In Los Angeles County, public health officials on Wednesday said door-to-door trick-or-treating is not recommended "because it can be very difficult to maintain proper social distancing on porches and at front doors." They also also don't recommend events like "trunk or treating," where children go from car to car instead of door to door to receive treats.
One day prior to the announcement, on Tuesday, officials nixed trick-or-treating altogether, along with Halloween gatherings with people not in your household (even if they are held outside), events and parties, which are still not permitted at all this Halloween.
Also on the not allowed list this year for Halloween are carnivals, festivals, live entertainment and haunted houses, according to current guidelines from the Los Angeles County Department of Public Health.
Los Angeles County is the most populous county in the U.S., and since the pandemic began, there have been 6,090 coronavirus-related deaths and 249,859 cases.
While officials advised against trick-or-treating this Halloween, they did provide some alternate suggestions to celebrating spooky season during the pandemic, including car parades and drive-through events, Halloween movie nights at drive-in theaters and decorating homes and yards with Halloween-themed decorations.
Los Angeles County appears to be the first major county in the U.S. to announce guidelines pushing significant changes to the ways Americans traditionally celebrate Halloween.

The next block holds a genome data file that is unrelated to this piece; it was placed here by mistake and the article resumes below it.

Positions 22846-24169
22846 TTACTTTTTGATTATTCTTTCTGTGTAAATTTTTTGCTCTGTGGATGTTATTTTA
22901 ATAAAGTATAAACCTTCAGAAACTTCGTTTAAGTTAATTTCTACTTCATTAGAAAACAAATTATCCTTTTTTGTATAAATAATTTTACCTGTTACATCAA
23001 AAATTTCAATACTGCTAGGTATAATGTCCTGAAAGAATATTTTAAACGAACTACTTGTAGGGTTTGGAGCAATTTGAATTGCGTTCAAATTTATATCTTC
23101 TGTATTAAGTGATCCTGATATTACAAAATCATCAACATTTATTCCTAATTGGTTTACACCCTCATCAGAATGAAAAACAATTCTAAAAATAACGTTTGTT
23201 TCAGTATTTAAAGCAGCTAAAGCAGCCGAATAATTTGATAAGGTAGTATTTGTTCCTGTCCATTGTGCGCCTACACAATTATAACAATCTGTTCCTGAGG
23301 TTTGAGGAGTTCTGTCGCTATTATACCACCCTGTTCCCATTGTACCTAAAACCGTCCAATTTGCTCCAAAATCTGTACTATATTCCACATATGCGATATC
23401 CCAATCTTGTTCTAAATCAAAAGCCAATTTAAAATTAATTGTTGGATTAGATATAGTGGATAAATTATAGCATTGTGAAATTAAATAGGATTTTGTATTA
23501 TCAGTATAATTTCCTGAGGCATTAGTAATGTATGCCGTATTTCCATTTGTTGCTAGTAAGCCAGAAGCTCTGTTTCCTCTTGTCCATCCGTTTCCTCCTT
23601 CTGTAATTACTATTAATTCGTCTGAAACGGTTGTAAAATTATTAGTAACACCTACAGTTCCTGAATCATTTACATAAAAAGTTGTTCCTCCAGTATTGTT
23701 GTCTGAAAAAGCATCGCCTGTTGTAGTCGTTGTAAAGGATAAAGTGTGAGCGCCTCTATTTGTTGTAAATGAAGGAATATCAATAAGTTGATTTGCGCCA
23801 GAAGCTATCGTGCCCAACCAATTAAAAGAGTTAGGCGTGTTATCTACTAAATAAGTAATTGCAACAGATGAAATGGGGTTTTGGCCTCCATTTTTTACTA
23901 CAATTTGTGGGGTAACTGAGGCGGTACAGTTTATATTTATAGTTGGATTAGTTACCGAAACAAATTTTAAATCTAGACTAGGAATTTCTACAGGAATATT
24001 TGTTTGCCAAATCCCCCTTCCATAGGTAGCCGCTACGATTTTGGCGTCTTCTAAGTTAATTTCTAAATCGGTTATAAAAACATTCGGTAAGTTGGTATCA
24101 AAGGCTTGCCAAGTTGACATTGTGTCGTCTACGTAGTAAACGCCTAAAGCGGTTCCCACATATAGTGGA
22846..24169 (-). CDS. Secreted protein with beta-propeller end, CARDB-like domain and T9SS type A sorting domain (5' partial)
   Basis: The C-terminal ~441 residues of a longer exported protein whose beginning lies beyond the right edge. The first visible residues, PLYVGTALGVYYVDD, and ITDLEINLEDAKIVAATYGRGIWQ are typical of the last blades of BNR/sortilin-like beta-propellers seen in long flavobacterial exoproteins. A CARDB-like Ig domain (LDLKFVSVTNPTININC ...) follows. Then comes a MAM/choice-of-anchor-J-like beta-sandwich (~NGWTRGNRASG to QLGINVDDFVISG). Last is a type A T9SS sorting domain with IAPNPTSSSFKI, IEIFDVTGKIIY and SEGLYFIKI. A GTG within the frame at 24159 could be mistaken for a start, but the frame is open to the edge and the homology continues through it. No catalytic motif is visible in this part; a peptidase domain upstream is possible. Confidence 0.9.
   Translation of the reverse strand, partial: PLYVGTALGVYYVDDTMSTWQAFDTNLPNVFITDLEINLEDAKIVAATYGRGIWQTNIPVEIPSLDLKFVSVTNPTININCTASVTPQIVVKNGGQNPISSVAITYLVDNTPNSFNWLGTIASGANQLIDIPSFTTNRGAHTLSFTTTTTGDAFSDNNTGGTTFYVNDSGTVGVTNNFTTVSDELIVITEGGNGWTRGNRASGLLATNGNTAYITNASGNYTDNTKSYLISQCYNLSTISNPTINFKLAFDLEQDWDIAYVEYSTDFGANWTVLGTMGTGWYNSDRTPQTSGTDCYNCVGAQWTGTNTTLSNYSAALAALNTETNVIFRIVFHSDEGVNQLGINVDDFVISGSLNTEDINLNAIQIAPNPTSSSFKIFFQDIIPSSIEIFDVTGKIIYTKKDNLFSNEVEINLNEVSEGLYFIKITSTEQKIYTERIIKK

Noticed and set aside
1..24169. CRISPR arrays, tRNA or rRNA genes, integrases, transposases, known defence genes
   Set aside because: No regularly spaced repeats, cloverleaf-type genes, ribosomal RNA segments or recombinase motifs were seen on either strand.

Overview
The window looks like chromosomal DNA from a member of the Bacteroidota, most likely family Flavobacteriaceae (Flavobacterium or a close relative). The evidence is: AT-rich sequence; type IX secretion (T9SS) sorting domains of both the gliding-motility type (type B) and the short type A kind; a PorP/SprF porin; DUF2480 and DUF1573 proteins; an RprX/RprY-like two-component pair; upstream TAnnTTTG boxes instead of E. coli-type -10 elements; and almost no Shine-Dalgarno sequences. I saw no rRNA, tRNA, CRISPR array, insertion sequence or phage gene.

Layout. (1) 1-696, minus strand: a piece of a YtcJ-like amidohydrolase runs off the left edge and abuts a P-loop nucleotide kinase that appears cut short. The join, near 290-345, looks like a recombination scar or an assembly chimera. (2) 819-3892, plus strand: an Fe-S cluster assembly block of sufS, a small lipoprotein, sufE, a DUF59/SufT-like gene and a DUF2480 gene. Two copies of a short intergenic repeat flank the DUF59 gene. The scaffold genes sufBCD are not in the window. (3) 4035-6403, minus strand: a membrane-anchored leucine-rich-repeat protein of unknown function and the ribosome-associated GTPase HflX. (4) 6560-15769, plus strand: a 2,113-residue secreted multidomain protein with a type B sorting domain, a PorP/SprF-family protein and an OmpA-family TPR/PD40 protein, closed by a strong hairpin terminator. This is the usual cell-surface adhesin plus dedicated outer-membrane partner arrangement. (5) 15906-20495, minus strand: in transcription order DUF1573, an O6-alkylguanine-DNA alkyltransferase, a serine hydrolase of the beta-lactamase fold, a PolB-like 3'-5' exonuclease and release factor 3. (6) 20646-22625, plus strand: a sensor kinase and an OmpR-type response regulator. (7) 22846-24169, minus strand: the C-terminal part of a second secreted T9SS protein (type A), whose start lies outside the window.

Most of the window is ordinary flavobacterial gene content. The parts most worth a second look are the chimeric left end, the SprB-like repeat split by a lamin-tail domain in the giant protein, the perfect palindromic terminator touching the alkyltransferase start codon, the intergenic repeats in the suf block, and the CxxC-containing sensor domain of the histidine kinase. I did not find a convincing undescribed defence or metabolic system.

How the holiday should be celebrated has been in question as the pandemic stretches on, schools struggle to reopen and the U.S. nears 200,000 deaths from COVID-19.
Similar to the reopening of schools, how Halloween will look in each community will depend largely on how well-contained, or not, the virus is in the community, according to Dr. Edith Bracho-Sanchez, an assistant professor of pediatrics and the director of the pediatric telemedicine program at Columbia University Medical Center.
"I don't want to say that trick-or-treating should be completely canceled," Bracho-Sanchez told "Good Morning America." "It's something that communities are going to have to weigh community by community, and that families are going to have to weigh family by family."
Here are five tips from Bracho-Sanchez to keep kids safe while still having fun on Halloween.
1. Check positive testing rates in your community
When it comes to making a decision about going trick-or-treating or heading to a gathering for a socially distanced Halloween celebration in your neighborhood, Bracho-Sanchez said you should look at how the virus is spreading in your community.
"You want that [positive testing rate] number to be less than 5%, ideally even lower than that," she said. "Then you want to look at the number of cases and the number of hospitalizations. They just give you a sense of how widespread COVID-19 is in your community and sort of the baseline level of virus that you're starting with before you even go out trick-or-treating or to another activity."